On August 8 2019, Facebook user Lora Kay Morrow shared the following photograph (archived here), purportedly showing a distressed young girl whose parents were detained by Immigration and Customs Enforcement (ICE) on her first day of school in Mississippi:
In an appended comment, Morrow wrote:
This is her first day of school picture. She didn’t get to come home to milk and cookies or loving arms. She came home to an empty house and her parents had been taken. 680 people suddenly disappear in a small Mississippi town because they worked illegally in a chicken processing plant.
Strangers are taking care of her now at a local shelter. Humane immigration reform is desperately needed. When are we going to address this issue?
In just a few hours the image was shared nearly 10,000 times, but the circumstances were not immediately apparent from the Facebook post. A reverse image search led to a WJTV article published early the same day, which included the image.
The headline was, “Children of undocumented immigrants arrested in Mississippi rely on strangers for food and shelter,” and the story began:
Following a massive undocumented immigration enforcement operation resulting in more than 650 arrests, many children of those taken into custody were left temporarily homeless.
Community leaders in Forest, Mississippi brought the children to a community gym to provide care and comfort. 12 News reporter Alex Love was granted permission to talk to community leaders and the children.
Children relied on neighbors and strangers to pick them up outside their homes after school. They drove the children to a community center where people tried to keep them calm. But many kids could not stop crying for mom and dad.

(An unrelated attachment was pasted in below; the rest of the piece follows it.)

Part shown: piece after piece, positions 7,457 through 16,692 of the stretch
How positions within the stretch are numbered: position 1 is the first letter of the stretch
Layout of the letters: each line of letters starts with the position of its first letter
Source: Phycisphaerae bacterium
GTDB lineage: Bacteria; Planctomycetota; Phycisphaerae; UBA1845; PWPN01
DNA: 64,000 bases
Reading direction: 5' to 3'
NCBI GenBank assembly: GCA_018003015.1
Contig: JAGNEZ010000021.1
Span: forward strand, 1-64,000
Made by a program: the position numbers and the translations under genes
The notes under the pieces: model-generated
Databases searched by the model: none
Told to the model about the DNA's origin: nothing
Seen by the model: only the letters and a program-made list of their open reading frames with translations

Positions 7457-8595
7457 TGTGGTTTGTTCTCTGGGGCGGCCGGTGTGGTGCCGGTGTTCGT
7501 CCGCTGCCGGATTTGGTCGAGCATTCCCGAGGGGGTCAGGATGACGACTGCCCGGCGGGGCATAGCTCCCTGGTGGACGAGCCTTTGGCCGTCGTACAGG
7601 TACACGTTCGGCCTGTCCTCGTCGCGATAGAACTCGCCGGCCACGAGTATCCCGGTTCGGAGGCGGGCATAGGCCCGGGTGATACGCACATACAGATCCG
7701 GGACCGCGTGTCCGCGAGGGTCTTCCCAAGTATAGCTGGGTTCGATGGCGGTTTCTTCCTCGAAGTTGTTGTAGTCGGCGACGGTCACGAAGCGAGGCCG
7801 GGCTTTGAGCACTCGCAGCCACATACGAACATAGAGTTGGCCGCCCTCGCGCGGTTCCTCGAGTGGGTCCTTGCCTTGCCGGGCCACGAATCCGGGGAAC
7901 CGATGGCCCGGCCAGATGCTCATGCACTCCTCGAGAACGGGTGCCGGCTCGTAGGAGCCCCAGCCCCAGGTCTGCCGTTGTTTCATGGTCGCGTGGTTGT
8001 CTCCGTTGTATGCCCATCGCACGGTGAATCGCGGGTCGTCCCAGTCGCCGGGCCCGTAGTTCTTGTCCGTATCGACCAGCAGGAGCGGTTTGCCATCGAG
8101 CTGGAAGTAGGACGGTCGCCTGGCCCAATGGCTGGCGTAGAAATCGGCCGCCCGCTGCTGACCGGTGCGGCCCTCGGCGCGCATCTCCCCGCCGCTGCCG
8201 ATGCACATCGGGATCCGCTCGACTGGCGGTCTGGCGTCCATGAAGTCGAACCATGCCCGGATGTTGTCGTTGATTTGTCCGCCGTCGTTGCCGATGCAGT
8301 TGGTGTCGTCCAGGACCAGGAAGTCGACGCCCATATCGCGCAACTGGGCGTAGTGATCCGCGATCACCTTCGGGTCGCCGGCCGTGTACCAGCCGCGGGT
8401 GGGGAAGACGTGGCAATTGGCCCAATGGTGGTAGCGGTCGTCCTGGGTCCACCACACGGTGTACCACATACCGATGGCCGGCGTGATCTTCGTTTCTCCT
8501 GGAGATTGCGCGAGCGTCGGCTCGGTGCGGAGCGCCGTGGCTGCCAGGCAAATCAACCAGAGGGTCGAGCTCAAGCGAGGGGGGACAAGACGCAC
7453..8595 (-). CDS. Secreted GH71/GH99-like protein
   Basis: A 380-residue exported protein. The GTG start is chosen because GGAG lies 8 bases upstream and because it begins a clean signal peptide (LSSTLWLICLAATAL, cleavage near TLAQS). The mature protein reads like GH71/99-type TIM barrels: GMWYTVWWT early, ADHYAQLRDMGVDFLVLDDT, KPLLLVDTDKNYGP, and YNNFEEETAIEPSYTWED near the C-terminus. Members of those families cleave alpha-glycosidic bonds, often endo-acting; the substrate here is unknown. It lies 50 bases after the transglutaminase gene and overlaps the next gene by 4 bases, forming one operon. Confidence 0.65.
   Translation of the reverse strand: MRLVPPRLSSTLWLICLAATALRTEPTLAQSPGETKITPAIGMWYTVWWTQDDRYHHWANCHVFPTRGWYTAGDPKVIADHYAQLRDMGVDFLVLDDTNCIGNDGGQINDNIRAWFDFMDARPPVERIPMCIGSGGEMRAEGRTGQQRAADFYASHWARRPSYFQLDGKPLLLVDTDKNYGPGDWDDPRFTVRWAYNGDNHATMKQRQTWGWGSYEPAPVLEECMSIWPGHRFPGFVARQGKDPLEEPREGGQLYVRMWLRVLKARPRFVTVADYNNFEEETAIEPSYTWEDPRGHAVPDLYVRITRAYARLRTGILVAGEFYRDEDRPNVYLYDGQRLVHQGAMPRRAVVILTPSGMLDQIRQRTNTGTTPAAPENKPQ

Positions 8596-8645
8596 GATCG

The article noted that the immigration status of the detained parents was not clear, and the number of parents detained was in the several hundreds:
This came after ICE agents raided several food processing plants in Mississippi arresting 680 people believed to be in the country illegally.
The same image appeared in photosets of children left without their families just after the raids:
Following the August 7 2019 raids, children were transported to a gym as local leaders scrambled to find shelter for them. According to news reports, chaos emerged in the wake of the raid:
In Scott County, teachers and staff are on standby. To make sure a child doesn’t go home to an empty house, bus drivers have been given strict instructions to have a “visual reference to a parent or guardian” before they drop the student off. If there is not a parent home, the child will be taken back to school, [Superintendent] McGee said.
The buses had not yet left the school when McGee spoke with the Clarion Ledger.
“We’re going to be here at the school until we make sure that every child is home safe or has a safe place to go,” he said. “We’re going to make sure our kids are taken care of first.”
In the ensuing havoc, the mayor of Jacksonville decried the immigration raids:
The mayor of Jackson is calling on churches in the city to provide safe havens for the immigrant community in light of federal raids on several Mississippi processing plants.
Mayor Chokwe Antar Lumumba in a statement called the U.S. immigration raids Wednesday “dehumanizing and ineffective.”
The mayor then called on “faith institutions” in the community to become sanctuaries for “our immigrant neighbors.”
Later on August 8 2019, fewer than half of those detained had been released. It was not immediately clear why they were detained — or why they were released. A spokesman for ICE would only say determinations were made on “a case-by-case basis based on the totality of their circumstances.”
The image circulating on Facebook was authentic, unaltered, and aligned with the description. The girl shown here was one of many children whose parents were seized and detained in a massive sweep on the children’s first day of school in Mississippi.